The Sprint series comes out every 3 weeks or so. Focus will be on the apps I maintain (Calendar, To Do, and Settings), but it may also include other applications that I contribute to. GNOME Calendar: a new web calendar discoverer & optimizations After a fairly big push to reimplement the web calendar discoverer code, it landed … Continue reading Sprint 4: tons of code reviews, improved web calendar discoverer
The Sprint series comes out every 3 weeks or so. Focus will be on the apps I maintain (Calendar, To Do, and Settings), but it may also include other applications that I contribute to. GNOME Calendar: the new calendar management dialog landed It's landed! The massive rewrite of the calendar management dialog reached a good enough shape … Continue reading Sprint 3: Calendar management dialog, cleanups and bugfixes
During the Sprint #2, a new feature landed in GNOME To Do, GNOME Settings went through an Every Detail Matters session, and Calendar advanced in the calendar management dialog rewrite.
As of today, Mutter and GNOME Shell support Sysprof-based profiling. Christian wrote a fantastic piece exposing what happened to Sysprof during this cycle already, and how does it look like now, so I'll skip that. Instead, let me focus on what I contributed the most: integrating Mutter/GNOME Shell to Sysprof. Let's start with a video: … Continue reading Profiling GNOME Shell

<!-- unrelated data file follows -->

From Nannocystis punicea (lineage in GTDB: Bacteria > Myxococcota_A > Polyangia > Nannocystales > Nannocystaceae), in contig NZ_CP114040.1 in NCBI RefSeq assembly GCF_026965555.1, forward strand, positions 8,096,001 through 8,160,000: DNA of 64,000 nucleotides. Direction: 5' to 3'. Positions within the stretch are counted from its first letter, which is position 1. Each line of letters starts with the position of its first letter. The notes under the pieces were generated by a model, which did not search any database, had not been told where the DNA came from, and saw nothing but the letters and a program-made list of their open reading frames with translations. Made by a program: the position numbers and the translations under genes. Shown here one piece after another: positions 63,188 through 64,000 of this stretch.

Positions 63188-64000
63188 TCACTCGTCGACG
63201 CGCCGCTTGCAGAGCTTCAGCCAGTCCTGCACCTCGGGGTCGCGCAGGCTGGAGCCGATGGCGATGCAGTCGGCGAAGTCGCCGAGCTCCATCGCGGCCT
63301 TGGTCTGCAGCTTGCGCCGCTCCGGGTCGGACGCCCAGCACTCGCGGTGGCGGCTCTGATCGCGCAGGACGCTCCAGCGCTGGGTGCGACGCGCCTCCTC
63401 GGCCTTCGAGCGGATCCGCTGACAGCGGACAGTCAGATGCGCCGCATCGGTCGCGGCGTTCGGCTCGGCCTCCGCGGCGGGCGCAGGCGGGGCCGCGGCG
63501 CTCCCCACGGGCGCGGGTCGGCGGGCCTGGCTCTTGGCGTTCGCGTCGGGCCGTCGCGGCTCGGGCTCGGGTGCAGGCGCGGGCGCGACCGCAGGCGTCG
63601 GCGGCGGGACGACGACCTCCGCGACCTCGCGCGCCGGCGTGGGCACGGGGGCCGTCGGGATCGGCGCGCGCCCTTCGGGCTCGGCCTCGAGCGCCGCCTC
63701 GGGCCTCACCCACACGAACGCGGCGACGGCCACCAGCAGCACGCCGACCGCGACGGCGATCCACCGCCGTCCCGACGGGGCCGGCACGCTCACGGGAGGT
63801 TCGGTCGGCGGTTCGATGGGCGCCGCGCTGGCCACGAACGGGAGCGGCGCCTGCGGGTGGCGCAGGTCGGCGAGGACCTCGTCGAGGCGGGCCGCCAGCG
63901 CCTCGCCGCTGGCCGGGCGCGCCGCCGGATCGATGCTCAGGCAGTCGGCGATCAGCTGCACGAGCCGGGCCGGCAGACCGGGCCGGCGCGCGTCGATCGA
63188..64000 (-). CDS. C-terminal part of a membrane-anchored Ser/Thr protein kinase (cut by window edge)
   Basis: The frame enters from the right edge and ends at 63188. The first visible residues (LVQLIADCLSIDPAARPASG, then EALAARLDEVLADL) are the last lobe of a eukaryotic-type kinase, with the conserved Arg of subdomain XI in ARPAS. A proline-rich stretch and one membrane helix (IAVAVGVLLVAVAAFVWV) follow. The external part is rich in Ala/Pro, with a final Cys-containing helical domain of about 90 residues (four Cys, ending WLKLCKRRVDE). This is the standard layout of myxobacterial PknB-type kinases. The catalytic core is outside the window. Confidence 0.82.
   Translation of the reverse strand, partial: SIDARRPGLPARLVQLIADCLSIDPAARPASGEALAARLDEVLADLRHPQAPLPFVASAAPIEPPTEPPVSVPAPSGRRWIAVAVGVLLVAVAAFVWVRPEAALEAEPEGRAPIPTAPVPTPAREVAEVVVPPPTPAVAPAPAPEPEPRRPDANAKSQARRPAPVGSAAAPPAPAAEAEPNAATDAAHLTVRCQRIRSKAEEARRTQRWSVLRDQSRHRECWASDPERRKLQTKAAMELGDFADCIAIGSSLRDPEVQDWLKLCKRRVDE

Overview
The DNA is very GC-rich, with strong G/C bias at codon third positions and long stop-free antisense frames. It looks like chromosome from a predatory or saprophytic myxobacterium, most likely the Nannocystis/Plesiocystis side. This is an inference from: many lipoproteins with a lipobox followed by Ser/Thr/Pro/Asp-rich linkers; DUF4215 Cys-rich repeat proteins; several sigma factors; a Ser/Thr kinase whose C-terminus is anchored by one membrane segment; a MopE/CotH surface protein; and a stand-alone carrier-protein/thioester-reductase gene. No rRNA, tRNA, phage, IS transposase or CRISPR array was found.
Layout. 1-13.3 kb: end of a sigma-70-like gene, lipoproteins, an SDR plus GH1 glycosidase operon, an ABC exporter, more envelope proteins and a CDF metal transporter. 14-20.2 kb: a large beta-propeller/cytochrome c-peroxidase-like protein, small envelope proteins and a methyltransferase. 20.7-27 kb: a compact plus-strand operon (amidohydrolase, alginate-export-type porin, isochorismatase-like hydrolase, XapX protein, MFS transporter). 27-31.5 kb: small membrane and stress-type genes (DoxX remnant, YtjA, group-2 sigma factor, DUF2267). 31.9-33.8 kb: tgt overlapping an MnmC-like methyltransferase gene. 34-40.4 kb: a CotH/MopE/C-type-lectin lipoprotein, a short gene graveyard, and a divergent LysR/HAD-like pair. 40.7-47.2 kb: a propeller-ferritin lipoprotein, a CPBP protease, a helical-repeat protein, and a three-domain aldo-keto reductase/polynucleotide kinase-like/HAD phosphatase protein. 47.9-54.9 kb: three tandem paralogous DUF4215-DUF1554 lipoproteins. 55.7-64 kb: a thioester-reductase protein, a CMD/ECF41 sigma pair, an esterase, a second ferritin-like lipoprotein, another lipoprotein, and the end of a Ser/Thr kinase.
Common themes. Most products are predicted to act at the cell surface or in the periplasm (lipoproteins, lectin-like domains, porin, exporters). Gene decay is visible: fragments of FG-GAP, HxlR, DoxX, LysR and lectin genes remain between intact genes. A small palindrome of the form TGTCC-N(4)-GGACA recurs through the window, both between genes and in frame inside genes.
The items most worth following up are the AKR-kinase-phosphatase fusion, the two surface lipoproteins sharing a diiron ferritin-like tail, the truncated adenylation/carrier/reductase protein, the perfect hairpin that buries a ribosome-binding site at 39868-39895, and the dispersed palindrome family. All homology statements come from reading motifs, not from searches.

This is a new series, coming out every 3 weeks or so, with various updates. My focus will be on the apps I maintain (Calendar, To Do, and Settings), but in the future it may also include other applications that I contribute to. GNOME Settings: Redesigned Background panel So let's start with one of the … Continue reading New Background panel, Calendar search engine, GTK4 shortcut engine (Sprint 1)
Using a computer is mostly about executing apps, reading, writing and doing. But it can also be about not doing. Confusing? Bear with me. Imagine for a second that you are in an elementary school. The leadership is optimistic on exposing students to technology. They have set up big rooms with rows and rows of … Continue reading Restricting users
After my somewhat dark post about being a Free Software maintainer, a very significant number of people got in touch and asked how can they help me, and GNOME, more actively than saying "keep up the good work, we love y'all". And so I thought that maybe we are not advertising well enough the various … Continue reading Rewarding our Friends of GNOME